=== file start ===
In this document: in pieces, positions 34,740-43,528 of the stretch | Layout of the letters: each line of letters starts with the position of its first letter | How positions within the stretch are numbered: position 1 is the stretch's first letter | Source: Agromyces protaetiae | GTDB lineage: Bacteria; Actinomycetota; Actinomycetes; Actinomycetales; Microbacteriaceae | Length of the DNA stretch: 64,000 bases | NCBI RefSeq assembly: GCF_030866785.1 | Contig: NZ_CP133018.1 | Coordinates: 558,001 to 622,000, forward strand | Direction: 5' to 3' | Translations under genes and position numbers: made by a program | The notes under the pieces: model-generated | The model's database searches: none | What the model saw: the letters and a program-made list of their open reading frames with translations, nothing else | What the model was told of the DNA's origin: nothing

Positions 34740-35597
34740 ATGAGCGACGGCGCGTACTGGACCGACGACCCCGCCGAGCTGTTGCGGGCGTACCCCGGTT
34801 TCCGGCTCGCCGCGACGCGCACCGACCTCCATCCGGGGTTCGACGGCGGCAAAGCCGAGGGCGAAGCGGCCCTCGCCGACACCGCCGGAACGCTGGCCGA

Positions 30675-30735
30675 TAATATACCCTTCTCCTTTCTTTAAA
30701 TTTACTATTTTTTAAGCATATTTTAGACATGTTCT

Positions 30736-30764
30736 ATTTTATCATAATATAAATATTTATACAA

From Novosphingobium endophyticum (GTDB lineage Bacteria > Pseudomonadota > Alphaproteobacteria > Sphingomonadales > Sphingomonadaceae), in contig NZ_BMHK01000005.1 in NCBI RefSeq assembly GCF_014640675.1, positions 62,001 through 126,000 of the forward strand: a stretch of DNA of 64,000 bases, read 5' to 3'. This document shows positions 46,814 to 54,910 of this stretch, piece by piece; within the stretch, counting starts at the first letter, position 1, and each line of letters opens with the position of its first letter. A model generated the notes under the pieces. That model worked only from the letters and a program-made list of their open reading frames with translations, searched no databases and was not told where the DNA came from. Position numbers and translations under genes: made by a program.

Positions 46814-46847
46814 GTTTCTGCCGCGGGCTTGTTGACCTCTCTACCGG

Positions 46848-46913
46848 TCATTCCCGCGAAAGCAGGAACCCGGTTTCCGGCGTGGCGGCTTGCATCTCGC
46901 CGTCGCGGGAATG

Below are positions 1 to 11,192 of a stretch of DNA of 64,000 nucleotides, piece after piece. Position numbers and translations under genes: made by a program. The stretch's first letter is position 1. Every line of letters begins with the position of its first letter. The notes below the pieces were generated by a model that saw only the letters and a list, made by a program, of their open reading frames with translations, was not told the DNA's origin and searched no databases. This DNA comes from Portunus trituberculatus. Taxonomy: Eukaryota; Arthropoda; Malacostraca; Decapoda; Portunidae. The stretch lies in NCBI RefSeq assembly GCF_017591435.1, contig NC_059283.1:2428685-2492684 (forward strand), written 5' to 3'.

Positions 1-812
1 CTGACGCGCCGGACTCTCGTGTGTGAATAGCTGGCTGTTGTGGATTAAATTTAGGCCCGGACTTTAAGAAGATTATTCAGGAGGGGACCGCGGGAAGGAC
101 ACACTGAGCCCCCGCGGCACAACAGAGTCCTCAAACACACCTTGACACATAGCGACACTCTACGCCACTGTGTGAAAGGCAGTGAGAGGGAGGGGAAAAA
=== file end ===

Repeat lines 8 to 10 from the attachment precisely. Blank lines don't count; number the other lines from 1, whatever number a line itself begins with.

Positions 30736-30764
30736 ATTTTATCATAATATAAATATTTATACAA

From Novosphingobium endophyticum (GTDB lineage Bacteria > Pseudomonadota > Alphaproteobacteria > Sphingomonadales > Sphingomonadaceae), in contig NZ_BMHK01000005.1 in NCBI RefSeq assembly GCF_014640675.1, positions 62,001 through 126,000 of the forward strand: a stretch of DNA of 64,000 bases, read 5' to 3'. This document shows positions 46,814 to 54,910 of this stretch, piece by piece; within the stretch, counting starts at the first letter, position 1, and each line of letters opens with the position of its first letter. A model generated the notes under the pieces. That model worked only from the letters and a program-made list of their open reading frames with translations, searched no databases and was not told where the DNA came from. Position numbers and translations under genes: made by a program.